The Science of Star Wars cover
The Science of Star Wars

The Science of Star Wars; by Jeanne Cavelos;
St. Martin's Press.; NYC;
Hardcover edition: April, 1999; 272 pp.; hardback; $22.95 U.S. $34.99 Can.
ISBN 0-312-20958-4

Trade paperback edition (with additional "Afterword" on midi-chlorians):
May, 2000; 288 pp; $14.95 US, $22.99 Can.
ISBN 0-312-26387-2

Kindle edition (with additional "Afterword" on midi-chlorians):
April, 2010; 284 pp; $7.99 US.
ISBN 0-312-20958-4

Nook edition (with additional "Afterword" on midi-chlorians):
April, 2010; 224 pp.; $7.99 US
ISBN 9781429971768

EPUB edition (with additional "Afterword" on midi-chlorians):
April, 2010; $7.99 US
ISBN 9781429971768

This book was not authorized, prepared, approved, licensed, or endorsed
by any entity involved in creating or producing any of the Star Wars ® films.

Cover Copy:

The Science of Star Wars
An Astrophysicist's Independent Examination of Space Travel, Aliens, Planets, and Robots as Portrayed in the Star Wars Films and Books

How possible is this galaxy "far, far away"?

In this entertaining and accessible work, former NASA scientist and Star Wars fan Jeanne Cavelos explores the fascinating scientific possibilities raised by the Star Wars films and books. From A New Hope to The Phantom Menace, Cavelos examines the compelling issues underlying America's most popular science fiction series. Enlisting the aid of leading experts from today's cutting-edge scientific disciplines, Cavelos writes in a conversational, easy-to-read style that will appeal to both young science enthusiasts and the most wizened scholars.

Could the science fiction of Star Wars be the actual science of tomorrow?

  • How close are we to creating robots that look and act like R2-D2 and C-3PO?
  • Can we access a "force" with our minds to move objects and communicate telepathically with each other?
  • How might space ships like the Millennium Falcon make the exhilarating jump to hyperspace?
  • Why do Jawas have glowing eyes?
  • Could a single blast from the Death Star destroy an entire planet?
  • Could light sabers possibly be built, and if so, how would they work?
  • Do Star Wars aliens look like real aliens might?
  • What would living on a desert planet like Tatooine be like?
  • Why does Darth Vader require an artificial respirator?

Discover the answers to these and many other fascinating questions as a noted astrophysicist and Star Wars enthusiast explores The Science of Star Wars.

Jeanne Cavelos is a writer, editor, scientist, and teacher. --but first and foremost, a Star Wars fan. She first saw Star Wars at age 17, and the opening shot, in which a huge star destroyer flew endlessly out of the screen, sent her heart racing. The Star Wars films fueled Jeanne's interest in space exploration and the possibility of alien life.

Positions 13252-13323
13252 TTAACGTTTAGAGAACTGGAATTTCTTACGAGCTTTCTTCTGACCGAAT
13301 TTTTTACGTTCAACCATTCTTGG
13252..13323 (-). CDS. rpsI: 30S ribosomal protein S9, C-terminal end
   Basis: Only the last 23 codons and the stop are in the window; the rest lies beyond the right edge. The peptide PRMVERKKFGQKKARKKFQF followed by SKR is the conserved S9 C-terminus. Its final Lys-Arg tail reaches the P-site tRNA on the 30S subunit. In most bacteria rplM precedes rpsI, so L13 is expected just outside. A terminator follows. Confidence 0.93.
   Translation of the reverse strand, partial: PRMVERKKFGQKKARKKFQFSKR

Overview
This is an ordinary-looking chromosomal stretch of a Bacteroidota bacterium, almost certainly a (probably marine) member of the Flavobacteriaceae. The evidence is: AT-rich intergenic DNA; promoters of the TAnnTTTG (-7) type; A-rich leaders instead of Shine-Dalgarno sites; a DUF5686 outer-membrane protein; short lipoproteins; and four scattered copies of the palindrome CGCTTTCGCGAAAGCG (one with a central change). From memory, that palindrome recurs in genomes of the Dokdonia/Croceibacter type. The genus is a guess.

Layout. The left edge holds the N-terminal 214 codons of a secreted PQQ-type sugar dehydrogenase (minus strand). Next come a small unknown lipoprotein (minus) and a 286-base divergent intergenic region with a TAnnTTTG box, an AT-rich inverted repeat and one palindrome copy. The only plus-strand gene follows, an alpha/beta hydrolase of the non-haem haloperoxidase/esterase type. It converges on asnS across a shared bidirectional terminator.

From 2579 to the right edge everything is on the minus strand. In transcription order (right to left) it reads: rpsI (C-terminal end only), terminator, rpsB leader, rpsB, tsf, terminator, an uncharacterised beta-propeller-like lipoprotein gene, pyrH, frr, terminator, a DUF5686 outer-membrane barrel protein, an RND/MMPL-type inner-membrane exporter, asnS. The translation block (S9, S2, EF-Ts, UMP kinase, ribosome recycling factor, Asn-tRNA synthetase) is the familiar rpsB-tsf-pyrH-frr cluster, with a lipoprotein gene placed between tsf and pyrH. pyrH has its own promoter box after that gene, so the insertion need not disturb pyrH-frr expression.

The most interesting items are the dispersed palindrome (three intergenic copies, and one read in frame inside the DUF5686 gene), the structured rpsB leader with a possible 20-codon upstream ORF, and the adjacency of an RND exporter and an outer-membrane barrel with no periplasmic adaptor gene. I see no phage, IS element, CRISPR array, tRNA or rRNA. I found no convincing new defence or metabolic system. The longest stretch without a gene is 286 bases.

Jeanne began her professional life as an astrophysicist and mathematician, teaching astronomy at Michigan State University and Cornell University and working in the Astronaut Training Division at NASA's Johnson Space Center. She is also the author of The Science of The X-Files.


"The author examines five major areas--planetary environments, aliens, droids, space ships and weapons, and the Force--in sufficient detail to satisfy even knowledgeable fans.
. . . Cavelos's engaging style makes this book a treat, with no science background necessary."

    --Publishers Weekly

"While every inch a scientist, Cavelos's affection for and knowledge of Star Wars bleeds through on every page.
. . . You won't be able to put The Science of Star Wars down once you've begun it."

    --Captain Comics, Sunday Telegraph

"Likely to have lasting appeal.
. . . This is an unusually rich, diverse and reasonable analysis of the scientific questions raised by the Star Wars series. A physics textbook it isn't; it's as easy to read as it is to munch buttered popcorn on a hot summer afternoon.
. . . Sigh, if only Jeanne Cavelos had been my teacher."

    --San Francisco Examiner

"This book is for all of us who wonder why jumping into hyperspace isn't like dusting crops on Tatooine. . . Appealing and accessible. The scientific research presented is the mainstream of current thinking in astrophysics, cosmology, robotics, genetics, and biological adaptation."

    --Christian Science Monitor

"An intriguing examination of the scientific possibilities raised by the films of George Lucas.
. . . The book 'reverse engineers' the more spectacular elements of the saga. It takes the fantastic elements of the movies--like faster-than-light travel--and examines the current state of science to see if they're possible. . . Using the vocabulary of the films and a dash of humor, Cavelos manages to make some of the most mind-boggling notions of contemporary science understandable, interesting, and even entertaining."


"If you enjoy science, Star Wars, or both, then this is a fun read."

    --SF Site

"Learning physics has never been so easy or so much fun."

    --The Milford Cabinet

"If you've ever wondered if it's physically possible to make a light saber, if a single blast from a Death Star could destroy an entire planet, or what type of environment would spawn a Wookiee, then The Science of Star Wars is the book for you.
. . . The book examines the scientific plausibility of the Star Wars films. . . in a comprehensive but still-understandable conversational style."


"Surprisingly accessible. . . intelligent.
. . . It has left me with a greater understanding of the remarkable scientific advances that can seem as magical as Star Wars itself."


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Except where noted, Content © 1999 - 2019 Jeanne Cavelos
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Updated Mar 15, 2014
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